Daily consumption of apples reduces cardiovascular disease risk in postmenopausal women
WEDNESDAY, April 13 (HealthDay News) -- Eating apples every day improves cardiovascular health in postmenopausal women, according to a study presented at the Experimental Biology annual meeting, held from April 9 to 13 in Washington, D.C.
Sheau C. Chai, from Florida State University in Tallahassee, and colleagues examined the cardioprotective effects of daily consumption of apples in postmenopausal women for one year. Researchers randomly assigned 160 women, ages 45 to 65, to one of the two dietary intervention groups: 75 g dried apple or a comparative control dried fruit. Habitual dietary intake remained unchanged. Fasting blood samples were taken at baseline and at three, six, and 12 months.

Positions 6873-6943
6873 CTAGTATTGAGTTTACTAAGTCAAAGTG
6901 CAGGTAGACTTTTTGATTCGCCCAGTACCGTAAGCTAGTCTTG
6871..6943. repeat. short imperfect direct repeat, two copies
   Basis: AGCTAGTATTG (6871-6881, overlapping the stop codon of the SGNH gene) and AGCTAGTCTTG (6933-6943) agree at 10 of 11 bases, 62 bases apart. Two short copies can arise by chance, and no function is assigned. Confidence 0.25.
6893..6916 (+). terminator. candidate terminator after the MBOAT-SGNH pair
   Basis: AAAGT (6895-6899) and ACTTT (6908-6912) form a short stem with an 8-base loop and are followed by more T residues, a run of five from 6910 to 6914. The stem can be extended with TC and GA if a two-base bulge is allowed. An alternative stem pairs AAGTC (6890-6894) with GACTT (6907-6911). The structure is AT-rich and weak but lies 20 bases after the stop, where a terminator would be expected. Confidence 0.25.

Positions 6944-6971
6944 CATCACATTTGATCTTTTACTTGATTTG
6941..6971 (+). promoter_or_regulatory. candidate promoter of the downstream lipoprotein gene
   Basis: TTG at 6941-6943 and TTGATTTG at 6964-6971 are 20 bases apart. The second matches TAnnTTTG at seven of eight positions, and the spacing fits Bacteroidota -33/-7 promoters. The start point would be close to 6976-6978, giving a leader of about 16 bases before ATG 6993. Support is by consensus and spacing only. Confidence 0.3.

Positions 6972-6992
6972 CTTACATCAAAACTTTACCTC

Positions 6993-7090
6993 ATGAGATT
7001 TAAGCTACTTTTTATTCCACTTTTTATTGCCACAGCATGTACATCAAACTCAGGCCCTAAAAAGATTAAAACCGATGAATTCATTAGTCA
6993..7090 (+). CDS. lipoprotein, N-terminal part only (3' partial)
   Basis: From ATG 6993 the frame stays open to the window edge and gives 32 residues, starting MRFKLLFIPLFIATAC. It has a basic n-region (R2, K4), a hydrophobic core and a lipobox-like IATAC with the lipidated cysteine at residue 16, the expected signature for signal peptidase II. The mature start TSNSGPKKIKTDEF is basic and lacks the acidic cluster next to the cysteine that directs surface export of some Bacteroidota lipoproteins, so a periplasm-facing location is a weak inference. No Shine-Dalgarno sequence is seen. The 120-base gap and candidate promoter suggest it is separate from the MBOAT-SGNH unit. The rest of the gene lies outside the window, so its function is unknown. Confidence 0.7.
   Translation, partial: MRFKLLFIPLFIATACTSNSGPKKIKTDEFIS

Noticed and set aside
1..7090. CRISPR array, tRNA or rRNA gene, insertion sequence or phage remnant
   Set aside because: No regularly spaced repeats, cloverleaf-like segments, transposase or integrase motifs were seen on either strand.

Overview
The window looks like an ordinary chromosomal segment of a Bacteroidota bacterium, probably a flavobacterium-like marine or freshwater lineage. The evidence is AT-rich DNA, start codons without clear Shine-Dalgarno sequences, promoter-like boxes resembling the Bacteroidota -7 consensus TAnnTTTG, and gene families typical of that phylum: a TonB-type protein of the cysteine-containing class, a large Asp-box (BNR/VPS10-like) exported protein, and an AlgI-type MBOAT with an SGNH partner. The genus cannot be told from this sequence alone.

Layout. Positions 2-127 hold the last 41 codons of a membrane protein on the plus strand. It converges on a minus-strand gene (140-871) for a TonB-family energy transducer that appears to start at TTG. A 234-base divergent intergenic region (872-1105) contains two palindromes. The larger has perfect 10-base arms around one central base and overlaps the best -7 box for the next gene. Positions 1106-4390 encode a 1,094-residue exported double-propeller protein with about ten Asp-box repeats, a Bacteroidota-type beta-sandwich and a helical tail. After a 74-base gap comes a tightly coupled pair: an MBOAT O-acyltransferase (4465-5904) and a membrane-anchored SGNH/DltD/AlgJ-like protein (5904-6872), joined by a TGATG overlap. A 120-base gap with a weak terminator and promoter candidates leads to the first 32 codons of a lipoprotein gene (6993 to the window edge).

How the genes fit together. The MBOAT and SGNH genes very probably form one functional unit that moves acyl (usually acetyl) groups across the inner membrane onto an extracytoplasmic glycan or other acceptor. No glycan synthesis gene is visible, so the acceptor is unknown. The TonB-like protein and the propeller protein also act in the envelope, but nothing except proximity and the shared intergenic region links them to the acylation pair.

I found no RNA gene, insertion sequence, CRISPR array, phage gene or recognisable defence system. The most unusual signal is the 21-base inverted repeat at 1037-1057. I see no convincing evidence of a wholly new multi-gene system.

The investigators found that there was a significant reduction in serum levels of total cholesterol (14 percent) and low-density lipoproteins (23 percent) in the apple consumption cohort. This group also had greatly improved atherogenic risk ratios, reduced serum levels of lipid hydroperoxide (33 percent), and decreased C-reactive protein levels (32 percent). The additional intake of ~240 calories from the dried apple did not increase body weight but lowered it by 1.5 kg.
"Incorporation of apple into regular diet is encouraged because of its highly favorable effects in reducing the risk factors for cardiovascular disease," the authors conclude.